The 5 hours are an upper bound and are based on slow walking and not on delays at the stages. My average net speed can well be below 3km/h.

Some moderately fit cachers told me that they took around 3 hours.

There are cachers who can finish the entire cache including searching the container in less than 2.5 hours.

 

Since the distance is very, very close to 16km total distance, I would say it should then be a 3/3.5. A 2.5/2 it is not--you still have to take a long time (5+ hours) and travel nearly 16km, all while solving 10 different yet simple field puzzles.

 

There is no puzzle at all but the easiest form of questions that arise in countries like mine for multi caches.

 

The tool delivers 3*, you modify the rating by adding 0.5 and I subtract 0.5 - we can both come up with arguments for doing so which are valid depending on the point of view one takes.

 

According to your definition 90% of the multis in continental Europe would involve fields puzzles. The icon was introduced for

puzzles and tricky tasks and not for writing down a number.

 

 

You're going to keep doing what you do, and you're going to ignore the tool and any attempt to foster consistency in your ratings.

 

My ratings fit perfectly to the ratings in the whole country and that's where the visitors of my caches come from.

I cannot have both: consistency with your dreams and consistency with what is applied in all areas where I have found caches.

 

If suddenly all multi caches were rated starting from D=3*, people would start to complain very heavily.

In a country where multi caches play an important role, no one would accept to only use 3*-5* for multi caches and even less if 3* is explained as being a challenge for the experienced cacher. My cache is definitely not a challenge for the experienced cacher and

I made any effort to make it as unchallenging and easy as possible while making sure that it is about the hike, but at the same time minimizing the number of those who take the car and just walk to the stages (which gets tiresome for 10 stages but is straightforward for only 2 or 3). The stages are just to enforce that as many as possible go for the walk - there is no challenge at all involved and that's on purpose.

 

The numbers we have provided you with show you that D=2 is the most common difficulty rating for a multi cache and most multi caches contain more calculations than mine and more challenging questions as I chose my questions intentionally to be easy.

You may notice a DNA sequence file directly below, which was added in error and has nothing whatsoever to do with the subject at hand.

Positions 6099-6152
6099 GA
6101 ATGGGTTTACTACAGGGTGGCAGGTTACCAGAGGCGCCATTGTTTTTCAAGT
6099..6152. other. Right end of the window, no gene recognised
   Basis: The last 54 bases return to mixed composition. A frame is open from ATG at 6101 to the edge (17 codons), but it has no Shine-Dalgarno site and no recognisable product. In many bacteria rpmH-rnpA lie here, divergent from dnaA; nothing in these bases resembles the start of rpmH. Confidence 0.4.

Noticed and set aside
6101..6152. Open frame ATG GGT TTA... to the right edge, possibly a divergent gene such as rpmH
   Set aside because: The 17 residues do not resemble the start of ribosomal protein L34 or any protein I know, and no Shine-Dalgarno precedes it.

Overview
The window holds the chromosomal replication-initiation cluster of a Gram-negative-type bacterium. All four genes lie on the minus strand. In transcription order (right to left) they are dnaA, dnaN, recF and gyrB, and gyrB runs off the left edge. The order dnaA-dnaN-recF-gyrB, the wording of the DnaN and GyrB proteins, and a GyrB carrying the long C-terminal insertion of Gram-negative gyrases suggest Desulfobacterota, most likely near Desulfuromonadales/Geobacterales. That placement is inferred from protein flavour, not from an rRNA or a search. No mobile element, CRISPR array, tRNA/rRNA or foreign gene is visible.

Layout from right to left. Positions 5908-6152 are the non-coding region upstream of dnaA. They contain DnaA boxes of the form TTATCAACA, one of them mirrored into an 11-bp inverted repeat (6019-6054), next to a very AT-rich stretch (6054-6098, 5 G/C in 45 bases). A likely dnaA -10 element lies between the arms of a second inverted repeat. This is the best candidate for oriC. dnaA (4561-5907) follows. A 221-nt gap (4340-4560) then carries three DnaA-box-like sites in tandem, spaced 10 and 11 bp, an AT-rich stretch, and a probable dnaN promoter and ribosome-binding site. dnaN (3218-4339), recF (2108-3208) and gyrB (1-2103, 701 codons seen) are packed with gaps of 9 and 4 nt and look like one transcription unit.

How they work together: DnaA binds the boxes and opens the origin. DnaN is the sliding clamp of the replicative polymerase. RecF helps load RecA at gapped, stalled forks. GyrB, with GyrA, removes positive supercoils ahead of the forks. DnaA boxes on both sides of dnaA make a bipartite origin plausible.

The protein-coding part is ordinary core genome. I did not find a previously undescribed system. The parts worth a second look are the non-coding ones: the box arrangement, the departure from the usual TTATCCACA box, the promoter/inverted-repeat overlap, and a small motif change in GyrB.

As long I'm spending on average less than 30 minutes on the not terrain aspect of a multi cache and most other cachers in my area have a similar experience, the D=2 rating is perfectly ok in my opinion. There is a good reason why the discussed cache is my only one with D=2* even if I was already told by some cachers that they were disappointed by a D=3* multi cache of mine because they expected a challenge which was not present (only a fields puzzle question).

 

Maybe you should have a look at the list of multi caches I have found (>900 so you have a large sample) before you start to attacking me. I'm glad that I selected one of my own caches and not someone else's.

 

There is no rule saying that one has to use the Clayjar tool and even less that one is forced to rate according to the suggested result.

Edited by cezanne
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I know there's a lot going on, but keeping track seems to be my job..

 

Nothing what you wrote provides an argument for why it should be a good idea to use T=1* as default value for an event.

The discussion whether events could have a value D>1* is another one and not related to default values which can be

changed anyway.

While I don't agree that any event is automatically D=1*, I think that it makes sense to set the default to D=1*.

I do not think however that T=1* is the best choice as default value for terrain.

 

You can repeat my posts as many times you wish and it will not change anything and you will still not have commented on my question.